One of Donald Trump’s strengths in the eyes of his supporters is that they think that he is genuine and is willing to say what he believes even if it offends the elites. In fact, he has tapped into the fact that his willingness to be ‘politically incorrect’ is a large part of his attraction. But when it comes to religion, he seems to want to be ‘politically correct’ in paying lip-service to the Bible.
He recently gave an interview where he seemed to be obviously trying to say things that he does not believe in. This arose as a result of the fact that evangelicals form a considerable part of his support (they support him more than any of the other candidates) and it clear he is actively seeking their support, as evidenced by his calling a meeting with some leaders in that movement. He has also started saying that his own book The Art of the Deal is only his second favorite book, after the Bible.
Of course, pretty much all the Republican candidates can be expected to favor the Bible but it sounds particularly disingenuous coming from Trump since there is no evidence that Trump has been particularly religious in the past.
So it was interesting to see his response in an interview where he was asked some explicit questions about the Bible and he was clearly bluffing to cover his ignorance, unlike the other questions where he answers confidently even when it looks like he is making stuff up (like whom he voted for in past elections). The Bible portion begins at the 7:09 mark where he is asked what his favorite verses in the Bible are (he declines to specify) and whether he is a Ne Testament guy or an Old Testament guy (an unusual question, to be sure) and he says ‘both’. No doubt some staffer is quickly finding some bland verses that he can quote the next time he is asked.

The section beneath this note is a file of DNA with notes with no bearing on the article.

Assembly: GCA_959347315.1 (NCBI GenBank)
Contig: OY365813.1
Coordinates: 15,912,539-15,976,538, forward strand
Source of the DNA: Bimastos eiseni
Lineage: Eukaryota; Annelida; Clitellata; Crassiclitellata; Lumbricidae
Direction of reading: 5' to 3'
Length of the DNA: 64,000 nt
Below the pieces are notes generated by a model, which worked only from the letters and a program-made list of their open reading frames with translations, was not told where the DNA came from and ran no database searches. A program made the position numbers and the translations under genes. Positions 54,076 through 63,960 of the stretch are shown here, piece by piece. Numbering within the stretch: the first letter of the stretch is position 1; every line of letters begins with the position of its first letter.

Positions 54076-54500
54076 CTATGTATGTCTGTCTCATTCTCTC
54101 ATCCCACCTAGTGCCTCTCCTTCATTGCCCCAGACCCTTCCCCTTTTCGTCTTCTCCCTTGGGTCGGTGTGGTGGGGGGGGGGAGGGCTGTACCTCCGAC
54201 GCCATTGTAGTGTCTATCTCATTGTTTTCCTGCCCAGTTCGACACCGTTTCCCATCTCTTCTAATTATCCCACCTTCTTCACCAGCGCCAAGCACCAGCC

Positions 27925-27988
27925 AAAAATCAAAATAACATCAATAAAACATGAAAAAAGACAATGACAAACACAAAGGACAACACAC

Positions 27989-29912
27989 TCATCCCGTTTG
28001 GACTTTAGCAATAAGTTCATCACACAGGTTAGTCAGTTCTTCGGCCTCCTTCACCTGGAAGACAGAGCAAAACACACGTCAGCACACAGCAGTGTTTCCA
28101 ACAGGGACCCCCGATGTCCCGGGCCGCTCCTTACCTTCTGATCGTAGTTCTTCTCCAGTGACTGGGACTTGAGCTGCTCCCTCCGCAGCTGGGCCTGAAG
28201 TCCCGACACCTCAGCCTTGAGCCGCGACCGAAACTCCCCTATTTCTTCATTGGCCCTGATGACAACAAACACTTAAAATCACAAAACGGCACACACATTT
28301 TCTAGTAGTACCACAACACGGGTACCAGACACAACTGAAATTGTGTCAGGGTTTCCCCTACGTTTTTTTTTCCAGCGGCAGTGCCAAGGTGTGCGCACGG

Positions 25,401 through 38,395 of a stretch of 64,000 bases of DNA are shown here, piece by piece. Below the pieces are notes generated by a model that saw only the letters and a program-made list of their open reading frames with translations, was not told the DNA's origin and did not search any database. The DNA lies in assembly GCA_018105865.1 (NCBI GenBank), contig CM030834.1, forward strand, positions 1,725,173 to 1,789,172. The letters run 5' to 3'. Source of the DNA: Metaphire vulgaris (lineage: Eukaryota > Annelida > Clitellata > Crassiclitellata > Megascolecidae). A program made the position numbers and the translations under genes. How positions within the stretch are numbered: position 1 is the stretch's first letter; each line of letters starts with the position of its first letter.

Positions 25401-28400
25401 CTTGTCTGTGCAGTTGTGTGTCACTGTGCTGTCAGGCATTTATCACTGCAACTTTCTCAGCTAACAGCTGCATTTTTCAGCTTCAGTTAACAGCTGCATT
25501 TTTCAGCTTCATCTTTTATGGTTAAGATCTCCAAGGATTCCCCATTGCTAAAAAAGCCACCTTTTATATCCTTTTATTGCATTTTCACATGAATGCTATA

Sarah Posner says that for Republicans, piety is a means to an end.
Give Trump credit for one thing: exposing, in plain view, that much of the religious right is driven more by politics than by religion; that is, more by mythology than theology. The usual demands that candidates pledge their fealty to the Bible, to the Christian nation, to the idea that America is in decline because of secularism have been suspended for Trump. That’s befuddling many observers. But the Trump phenomenon exposes how the piety test is often a proxy for other, irreligious motives.
Trump knows that as long he gives generic praise to the Bible, people wont care that he has no clue about what it actually contains.
You have to hand it to Trump, he is clarifying what the Republican party truly stands for, however much they may dislike it being made so explicit.